What is The Verbatim Formula?

The Verbatim Formula (TVF) is a collaborative participatory arts project that has developed verbatim theatre techniques to share the voices of care-experienced young people, care leavers, and adults responsible for their care and education.

TVF works with young people as co-researchers, as they are experts in their own life experience and in the systems they deal with. Through using verbatim performances of their testimonies, it raises awareness and provokes change to working practices in care and education.

TVF is committed to supporting young people from disadvantaged backgrounds, to challenge the stigmas and barriers they face, by showcasing/demonstrating their rich and diverse skills and attributes, and by working with adults in developing more caring systems and institutions.

TVF is a method developed with care-experienced young people which can be used in any context where more care-ful listening is needed.

What are our aims?

We aim to create opportunities for young people to be heard in systems and services that are responsible for their care. The ultimate aims of the project are:

  • For care-experienced young people to be heard, and have better educational and social outcomes
  • To create spaces where adults working at all levels in the UK social care system listen to young people, recognise their talents and potentials, engage with them about their concerns, and respond by making changes
  • To develop an understanding of verbatim practice as a creative research, evaluation and dissemination tool
  • To use a performative inquiry practice where the aesthetics of listening are central

“The best bits were our conversations about the Uni. I asked them many questions like, ‘I do BTEC, will the university accept me?’ and they were like ‘Yeah, but you need specific grades’. ‘I’m leaving care soon, what help will this university give me? What happens if my social worker can’t help me?’”

Erin, 16 years old

The TVF team talks about our methodology



As part of our research, we have gathered a bank of audio interviews with care-experienced young people and with adult professionals involved in care, covering a range of topics, experiences and issues.

Our Portable Testimony Service takes curated selections of these testimonies and performs them to audiences of social workers, carers, university staff, family and peers.

The Portable Testimony Service can travel to offices and workplaces, helping staff to think about improving systems and services. Our research team is made up of young people, researchers and peer mentors: the majority have experience of the social care system.  The team conducts interviews, selects and edits them as audio files.

Using headphones, our research team of adults and young people relay the exact words of the interviewee to the audience. The research team have performed in many contexts and spaces – in offices, in theatres and arts spaces, in museums, libraries and universities.

Our team is available for bespoke events. Please get in touch.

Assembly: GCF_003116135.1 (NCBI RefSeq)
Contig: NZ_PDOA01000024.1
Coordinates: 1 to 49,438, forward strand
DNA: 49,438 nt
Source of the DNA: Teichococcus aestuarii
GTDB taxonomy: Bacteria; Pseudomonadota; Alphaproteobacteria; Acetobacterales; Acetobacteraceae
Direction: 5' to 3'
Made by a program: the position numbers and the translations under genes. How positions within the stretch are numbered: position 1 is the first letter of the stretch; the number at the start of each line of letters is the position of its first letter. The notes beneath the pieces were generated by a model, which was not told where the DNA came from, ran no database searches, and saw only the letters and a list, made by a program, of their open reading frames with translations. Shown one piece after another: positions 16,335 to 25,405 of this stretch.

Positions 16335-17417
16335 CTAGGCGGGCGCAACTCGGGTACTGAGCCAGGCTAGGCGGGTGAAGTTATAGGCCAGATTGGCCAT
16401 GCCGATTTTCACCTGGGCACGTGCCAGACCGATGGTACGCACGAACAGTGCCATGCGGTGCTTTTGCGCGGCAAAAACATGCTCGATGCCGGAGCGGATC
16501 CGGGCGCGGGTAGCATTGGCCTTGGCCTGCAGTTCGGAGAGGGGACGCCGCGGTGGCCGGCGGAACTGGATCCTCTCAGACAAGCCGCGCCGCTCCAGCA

“It was a great experience, and I feel it really added value to my team’s understanding of the complexity of issues faced by care leavers. I’m optimistic it will foster a greater sense of empathy too.”
Steve, Housing Services

As the project has evolved, we’ve learnt The Verbatim Formula is a methodology that can be applied and used easily in many environments and with different groups of people. From prison facilities to schools, from refugee centres to government offices, TVF practices are an effective tool for making difficult conversations happen and engage the right people in the discussions that can effectively impact change. Our team has since been working with other academics, government bodies, organisations and local councils to transfer the methodology to other settings.

Feel free to get in touch to learn more.

“It definitely gave me the insight that I needed to make my mind up about university.”
Erin, 16 years old

Since 2015, the TVF team at Queen Mary University of London (QMUL) has been working with arts organisation People’s Palace Projects and the Greater London Authority to deliver free university residential workshops for 14-18-year olds with experience of care.

Two days and a night are spent on campus, during which the young people experience a taster of student life, and share their aspirations and dreams creatively. Arts and drama techniques are used, including verbatim theatre, where the young people share their dreams and challenges with each other. Visual arts, spoken word, games and other activities are also used which are shared with adults at the end of the residential. The project has been extended to three further universities – the University of East London, Goldsmiths and Greenwich.  Over the years, we have worked with care leavers who have shared inspiring and thought-provoking stories.

“I wasn’t really supposed to graduate, I was supposed to be doing a nine-to-five job at a retail store, and probably pregnant with two kids by now, but I’m not, I’m twenty three with a degree now. I’m not an outcast. I’m normal. I can achieve what everyone else can achieve.” 

Ava, care leaver, 2016